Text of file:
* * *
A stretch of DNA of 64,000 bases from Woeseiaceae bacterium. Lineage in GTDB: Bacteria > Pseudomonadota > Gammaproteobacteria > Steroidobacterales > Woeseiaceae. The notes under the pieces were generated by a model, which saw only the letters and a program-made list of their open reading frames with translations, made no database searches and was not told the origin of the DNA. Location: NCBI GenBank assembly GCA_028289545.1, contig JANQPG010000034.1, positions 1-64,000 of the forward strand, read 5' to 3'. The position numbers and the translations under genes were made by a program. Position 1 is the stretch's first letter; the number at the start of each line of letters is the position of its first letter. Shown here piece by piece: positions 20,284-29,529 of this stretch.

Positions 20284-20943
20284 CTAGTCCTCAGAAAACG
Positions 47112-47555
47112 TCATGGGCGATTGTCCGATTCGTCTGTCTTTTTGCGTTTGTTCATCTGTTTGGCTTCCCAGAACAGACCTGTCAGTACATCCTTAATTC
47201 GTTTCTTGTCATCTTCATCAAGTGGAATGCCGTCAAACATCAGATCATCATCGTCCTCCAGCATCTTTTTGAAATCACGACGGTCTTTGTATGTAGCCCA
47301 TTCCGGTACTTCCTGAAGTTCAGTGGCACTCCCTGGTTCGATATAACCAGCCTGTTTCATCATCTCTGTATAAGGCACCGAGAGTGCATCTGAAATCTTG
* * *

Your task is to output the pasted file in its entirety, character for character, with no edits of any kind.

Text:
A stretch of DNA of 64,000 bases from Woeseiaceae bacterium. Lineage in GTDB: Bacteria > Pseudomonadota > Gammaproteobacteria > Steroidobacterales > Woeseiaceae. The notes under the pieces were generated by a model, which saw only the letters and a program-made list of their open reading frames with translations, made no database searches and was not told the origin of the DNA. Location: NCBI GenBank assembly GCA_028289545.1, contig JANQPG010000034.1, positions 1-64,000 of the forward strand, read 5' to 3'. The position numbers and the translations under genes were made by a program. Position 1 is the stretch's first letter; the number at the start of each line of letters is the position of its first letter. Shown here piece by piece: positions 20,284-29,529 of this stretch.

Positions 20284-20943
20284 CTAGTCCTCAGAAAACG
Positions 47112-47555
47112 TCATGGGCGATTGTCCGATTCGTCTGTCTTTTTGCGTTTGTTCATCTGTTTGGCTTCCCAGAACAGACCTGTCAGTACATCCTTAATTC
47201 GTTTCTTGTCATCTTCATCAAGTGGAATGCCGTCAAACATCAGATCATCATCGTCCTCCAGCATCTTTTTGAAATCACGACGGTCTTTGTATGTAGCCCA
47301 TTCCGGTACTTCCTGAAGTTCAGTGGCACTCCCTGGTTCGATATAACCAGCCTGTTTCATCATCTCTGTATAAGGCACCGAGAGTGCATCTGAAATCTTG